Virtual reality for mobile lower limb motor rehabilitation in patients with neurological disorders

Schärer, Susanne and Broggi, Simon and Mingorance, Jose and Pyk, Pawel and Kiper, Daniel and Kobashi, Nagisa and Bolliger, Marc and Eng, Kynan and Villiger, Michael (2013) Virtual reality for mobile lower limb motor rehabilitation in patients with neurological disorders. In: International Neurorehabilitation Symposium (INRS).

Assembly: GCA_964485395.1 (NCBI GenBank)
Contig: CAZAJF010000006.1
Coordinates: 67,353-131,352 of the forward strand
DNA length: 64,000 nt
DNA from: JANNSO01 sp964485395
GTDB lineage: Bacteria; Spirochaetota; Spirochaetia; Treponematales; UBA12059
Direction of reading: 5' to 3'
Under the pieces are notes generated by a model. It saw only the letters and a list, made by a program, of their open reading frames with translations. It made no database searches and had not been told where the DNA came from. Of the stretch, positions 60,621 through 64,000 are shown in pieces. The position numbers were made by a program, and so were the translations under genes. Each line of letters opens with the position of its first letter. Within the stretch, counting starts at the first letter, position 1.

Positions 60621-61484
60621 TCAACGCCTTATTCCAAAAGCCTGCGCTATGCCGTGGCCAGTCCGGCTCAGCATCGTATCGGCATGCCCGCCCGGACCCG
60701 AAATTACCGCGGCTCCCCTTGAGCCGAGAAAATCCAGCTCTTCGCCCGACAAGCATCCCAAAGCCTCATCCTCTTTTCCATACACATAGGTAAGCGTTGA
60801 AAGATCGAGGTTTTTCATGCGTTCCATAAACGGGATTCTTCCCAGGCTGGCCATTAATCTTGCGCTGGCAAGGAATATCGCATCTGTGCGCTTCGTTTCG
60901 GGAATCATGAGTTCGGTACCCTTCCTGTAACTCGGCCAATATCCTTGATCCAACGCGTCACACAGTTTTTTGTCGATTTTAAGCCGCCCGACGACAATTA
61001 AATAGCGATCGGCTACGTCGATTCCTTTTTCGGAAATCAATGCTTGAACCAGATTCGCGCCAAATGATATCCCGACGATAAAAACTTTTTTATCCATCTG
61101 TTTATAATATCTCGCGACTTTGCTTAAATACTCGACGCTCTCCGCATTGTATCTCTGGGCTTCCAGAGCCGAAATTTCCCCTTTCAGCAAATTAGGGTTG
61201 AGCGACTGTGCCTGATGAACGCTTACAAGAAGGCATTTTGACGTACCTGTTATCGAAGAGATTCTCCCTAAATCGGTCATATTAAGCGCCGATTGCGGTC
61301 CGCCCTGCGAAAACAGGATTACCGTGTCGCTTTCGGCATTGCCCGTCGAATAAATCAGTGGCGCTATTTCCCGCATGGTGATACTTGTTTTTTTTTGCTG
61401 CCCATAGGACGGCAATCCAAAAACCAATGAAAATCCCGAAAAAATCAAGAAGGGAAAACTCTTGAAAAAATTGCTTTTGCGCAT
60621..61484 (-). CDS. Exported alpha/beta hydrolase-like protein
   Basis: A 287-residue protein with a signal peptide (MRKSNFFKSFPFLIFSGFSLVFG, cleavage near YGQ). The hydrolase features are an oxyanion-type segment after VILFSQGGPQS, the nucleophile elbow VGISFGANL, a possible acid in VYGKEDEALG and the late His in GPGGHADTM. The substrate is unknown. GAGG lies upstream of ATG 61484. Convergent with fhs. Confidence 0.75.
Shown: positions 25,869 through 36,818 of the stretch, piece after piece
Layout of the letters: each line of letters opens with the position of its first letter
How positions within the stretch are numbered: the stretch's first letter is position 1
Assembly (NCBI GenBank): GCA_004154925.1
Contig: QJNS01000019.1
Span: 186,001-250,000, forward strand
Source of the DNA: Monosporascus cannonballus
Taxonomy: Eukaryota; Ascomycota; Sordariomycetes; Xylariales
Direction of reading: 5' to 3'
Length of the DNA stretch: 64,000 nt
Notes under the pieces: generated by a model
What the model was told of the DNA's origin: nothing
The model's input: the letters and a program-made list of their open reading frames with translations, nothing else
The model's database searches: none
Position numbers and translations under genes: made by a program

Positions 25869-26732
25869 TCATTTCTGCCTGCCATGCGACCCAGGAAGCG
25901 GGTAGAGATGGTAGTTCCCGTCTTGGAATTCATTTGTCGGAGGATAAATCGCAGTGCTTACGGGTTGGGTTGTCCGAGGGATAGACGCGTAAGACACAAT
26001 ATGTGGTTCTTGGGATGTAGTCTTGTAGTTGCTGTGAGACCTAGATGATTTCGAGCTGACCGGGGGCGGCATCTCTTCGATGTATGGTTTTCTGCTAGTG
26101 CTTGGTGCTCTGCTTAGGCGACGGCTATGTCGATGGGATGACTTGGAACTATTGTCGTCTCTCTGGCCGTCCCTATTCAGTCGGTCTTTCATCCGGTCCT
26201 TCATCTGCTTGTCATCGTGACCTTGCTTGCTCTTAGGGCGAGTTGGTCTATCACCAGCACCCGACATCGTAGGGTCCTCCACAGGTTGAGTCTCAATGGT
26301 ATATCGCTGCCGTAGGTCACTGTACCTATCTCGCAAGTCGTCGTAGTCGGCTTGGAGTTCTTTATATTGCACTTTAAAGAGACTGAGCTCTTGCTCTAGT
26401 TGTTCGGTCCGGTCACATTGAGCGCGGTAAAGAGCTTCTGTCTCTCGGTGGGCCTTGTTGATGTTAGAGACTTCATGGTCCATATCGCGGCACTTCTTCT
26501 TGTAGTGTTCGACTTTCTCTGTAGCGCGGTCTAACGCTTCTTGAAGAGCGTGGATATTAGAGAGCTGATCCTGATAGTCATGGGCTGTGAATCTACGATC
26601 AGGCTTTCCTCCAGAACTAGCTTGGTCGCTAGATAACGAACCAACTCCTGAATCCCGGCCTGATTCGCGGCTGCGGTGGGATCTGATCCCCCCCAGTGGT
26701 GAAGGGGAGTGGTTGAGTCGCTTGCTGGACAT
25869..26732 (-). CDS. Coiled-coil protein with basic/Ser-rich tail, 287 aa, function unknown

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Stroke and other neurological disorders cause physical limitations leading to problems with activities in daily life. Key factors influencing successful rehabilitation and functional recovery include variety in training, intensive movement repetition and a motivating training environment. Technologies which can provide all of these features, independent of the patient’s location, may thus provide significant benefits for rehabilitation. For our study we use a prototype of a mobile lower limb virtual reality (VR) training system (YouKicker®) combining action observation and execution using motivating training scenarios. Patients using YouKicker control virtual representations of their legs and feet designed to facilitate observation of goal-directed actions presumed to activate overlapping cortical networks, in the “mirror system“ (Rizzolatti and Craighero, 2004). Clinically relevant movements are trained in four different scenarios, as specified in design discussions with therapists. We have previously tested a stationary version of the system on incomplete spinal cord injury (iSCI) patients and found significant improvements in lower limb function (Villiger et al., 2013). We hypothesize that the system also has beneficial effects on movements in patients with other neurological disorders, eg. stroke. This study is designed as a single-case series of up to six patients. Each patient receives a target treatment dosage of 18 45-minute sessions completed within six weeks. Assessments are conducted immediately before the start of treatment, after treatment (week 7), and at follow-up (week 14-18). During the intervention, patients train three to five times per week. No other training/therapy for the lower extremity takes place during the study. The assessments performed quantify motor function such as balance during functional activities, gait speed, walking aids and/or personal assistance and activities of daily life and independence.

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